A 30-year-old woman presented to our ED with pain and numbness from finger to elbow after a scorpion sting. She had no systemic disease or drug use for any reason. At admission she had a Glasgow coma score of 15 and stable vital signs. She had a body temperature of 36.7°C, a pulse rate of 70 bpm, a blood pressure of 110/70 mmHg, and an oxygen saturation of 98% via pulse oximetry (in room air). She had redness in one of her fingers, extending from the distal phalanx to the proximal phalanx. A single dose of tetanus vaccine was administered, wound area was irrigated and sterilized, and fluid replacement was begun. The initial laboratory tests revealed completely normal biochemical and hematological parameters. She was observed under monitorization at the ED. Six hours later she developed restlessness, sweating, nausea, vomiting, and hypersalivation. She was thus administered a single dose of scorpion antiserum (manufactured by Public Health Agency of Turkey) in 500 cc isotonic saline infused over one hour. A repeat examination of the patient about one hour later revealed a blood pressure of 100/60 mmHg, pulse rate of 100 bpm, body temperature of 38.7°C, and an oxygen saturation of 98%. Repeat blood samples were drawn 8 hours after admission and 1 g paracetamol (partemol, Vem, Istanbul Turkey) was administered intravenously. A control ECG showed sinus rhythm. The patient was also given 10 mg metoclopramide (primsel, Osel, Istanbul, Turkey) to prevent vomiting in addition to the fluid treatment. The etiology of fever was investigated by urinalysis and chest X-Ray, and both returned normal. The 8th hour laboratory tests revealed elevated liver enzymes (Table 1), altered hematological parameters (thrombocytopenia, leukocytosis), and impaired coagulation tests (prolonged PT-INR, increased D-Dimer) (Table 2). Fibrinogen level was 270.9 mg/dl (reference range (rr): 175-400), and amylase, lipase levels, renal function tests, electrolytes, and cardiac enzymes were all normal. An abdominal ultrasonography demonstrated no pathology in hepatobiliary system, pancreas, or other organ systems. The patient was consulted with the Gastroenterology and Hematology Departments for scorpion sting-induced toxic hepatitis and coagulopathy, and was subsequently admitted to the gastroenterology service for follow-up and treatment. She had fever at the range of 38- 38.7 for 2 days after admission and two sets of blood cultures and a single urine culture were obtained; she was also begun on empiric ampicillin sulbactam 2 x 1 g. At follow-up no proliferation occurred in blood and urine cultures and the urinalysis was also normal. The patient later developed diarrhea and a stool culture was taken, which revealed normal intestinal flora. The direct microscopic assay of the stool sample was also negative for ameba, parasites, erythrocytes, or leukocytes. An infectious diseases consultation was obtained for fever but that department made no additional recommendations for fever work-up. Blood gas analysis was normal. Isotonic saline and ringer’s lactate solutions were infused. A peripheral smear to investigate the cause of thrombocytopenia was also normal. A total of 5 units of fresh frozen plasma were administered due to having elevated INR and thrombocytopenia. The patient was monitored for 6 days and discharged after clinical and laboratory improvement.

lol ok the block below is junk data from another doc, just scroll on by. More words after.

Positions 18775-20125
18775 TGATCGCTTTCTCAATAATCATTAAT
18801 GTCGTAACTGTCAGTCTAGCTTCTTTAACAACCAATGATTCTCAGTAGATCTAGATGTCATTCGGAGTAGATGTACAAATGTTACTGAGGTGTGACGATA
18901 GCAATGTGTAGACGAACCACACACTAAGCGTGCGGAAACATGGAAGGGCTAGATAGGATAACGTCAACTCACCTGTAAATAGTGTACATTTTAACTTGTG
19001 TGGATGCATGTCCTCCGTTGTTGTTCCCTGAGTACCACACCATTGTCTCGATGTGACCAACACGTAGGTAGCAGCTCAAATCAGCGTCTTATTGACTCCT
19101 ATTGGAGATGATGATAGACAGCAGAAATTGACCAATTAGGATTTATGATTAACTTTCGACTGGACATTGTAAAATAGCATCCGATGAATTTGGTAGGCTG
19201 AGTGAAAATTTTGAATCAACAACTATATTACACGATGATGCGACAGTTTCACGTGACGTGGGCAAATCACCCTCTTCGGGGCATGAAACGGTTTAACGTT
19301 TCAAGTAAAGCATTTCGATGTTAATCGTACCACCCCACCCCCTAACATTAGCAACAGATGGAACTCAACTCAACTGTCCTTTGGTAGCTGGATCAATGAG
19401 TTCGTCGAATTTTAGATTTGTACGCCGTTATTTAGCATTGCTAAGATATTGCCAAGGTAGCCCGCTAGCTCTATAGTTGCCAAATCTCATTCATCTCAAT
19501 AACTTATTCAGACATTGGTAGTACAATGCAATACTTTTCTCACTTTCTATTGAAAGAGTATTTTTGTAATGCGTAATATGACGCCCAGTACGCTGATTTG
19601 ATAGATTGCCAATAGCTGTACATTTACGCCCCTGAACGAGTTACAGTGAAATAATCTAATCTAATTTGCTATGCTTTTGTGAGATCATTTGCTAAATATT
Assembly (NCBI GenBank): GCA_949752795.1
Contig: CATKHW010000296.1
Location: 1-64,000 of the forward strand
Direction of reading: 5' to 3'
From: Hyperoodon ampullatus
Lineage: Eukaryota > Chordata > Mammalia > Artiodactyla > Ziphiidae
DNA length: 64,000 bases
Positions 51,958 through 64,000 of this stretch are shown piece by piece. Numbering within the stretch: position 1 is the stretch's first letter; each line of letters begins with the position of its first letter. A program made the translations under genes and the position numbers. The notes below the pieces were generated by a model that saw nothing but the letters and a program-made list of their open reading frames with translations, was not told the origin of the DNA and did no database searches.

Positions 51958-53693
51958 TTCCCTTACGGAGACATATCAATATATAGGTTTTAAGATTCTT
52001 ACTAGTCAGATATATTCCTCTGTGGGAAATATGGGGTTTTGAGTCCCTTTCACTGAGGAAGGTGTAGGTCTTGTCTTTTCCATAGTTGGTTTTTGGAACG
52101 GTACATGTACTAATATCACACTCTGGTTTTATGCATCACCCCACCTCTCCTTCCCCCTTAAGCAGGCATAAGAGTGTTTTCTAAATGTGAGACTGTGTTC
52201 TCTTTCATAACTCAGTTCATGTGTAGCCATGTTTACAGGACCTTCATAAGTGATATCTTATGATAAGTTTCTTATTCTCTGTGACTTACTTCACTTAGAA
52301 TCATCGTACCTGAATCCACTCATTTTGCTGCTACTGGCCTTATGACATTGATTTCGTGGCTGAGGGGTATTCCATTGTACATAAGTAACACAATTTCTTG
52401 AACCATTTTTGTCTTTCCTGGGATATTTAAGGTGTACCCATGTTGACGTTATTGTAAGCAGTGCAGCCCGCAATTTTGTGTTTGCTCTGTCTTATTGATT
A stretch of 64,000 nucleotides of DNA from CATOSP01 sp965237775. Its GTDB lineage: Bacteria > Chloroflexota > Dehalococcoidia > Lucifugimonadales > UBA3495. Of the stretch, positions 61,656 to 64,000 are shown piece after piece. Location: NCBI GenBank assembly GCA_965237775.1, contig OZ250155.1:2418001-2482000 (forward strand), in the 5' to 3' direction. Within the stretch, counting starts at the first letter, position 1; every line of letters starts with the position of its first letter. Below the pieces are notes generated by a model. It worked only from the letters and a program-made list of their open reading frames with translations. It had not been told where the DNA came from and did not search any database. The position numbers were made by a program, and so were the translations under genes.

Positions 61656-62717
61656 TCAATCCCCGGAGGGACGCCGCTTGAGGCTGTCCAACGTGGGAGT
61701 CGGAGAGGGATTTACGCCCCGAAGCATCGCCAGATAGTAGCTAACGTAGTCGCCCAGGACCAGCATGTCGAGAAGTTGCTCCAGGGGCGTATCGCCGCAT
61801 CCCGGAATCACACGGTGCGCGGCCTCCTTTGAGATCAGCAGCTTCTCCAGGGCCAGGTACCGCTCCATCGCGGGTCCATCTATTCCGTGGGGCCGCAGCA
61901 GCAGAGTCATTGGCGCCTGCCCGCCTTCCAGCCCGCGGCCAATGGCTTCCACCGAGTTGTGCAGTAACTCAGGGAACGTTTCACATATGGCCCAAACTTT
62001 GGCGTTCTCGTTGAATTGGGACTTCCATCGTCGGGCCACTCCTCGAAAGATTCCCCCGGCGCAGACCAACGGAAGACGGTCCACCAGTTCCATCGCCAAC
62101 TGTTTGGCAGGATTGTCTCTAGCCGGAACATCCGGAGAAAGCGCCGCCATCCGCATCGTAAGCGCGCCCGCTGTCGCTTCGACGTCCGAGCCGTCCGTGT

Table 1

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Table 1
Biochemical parameters during hospitalization period.

Table 2

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Table 2
Hematological and coagulation parameters during hospitalization period.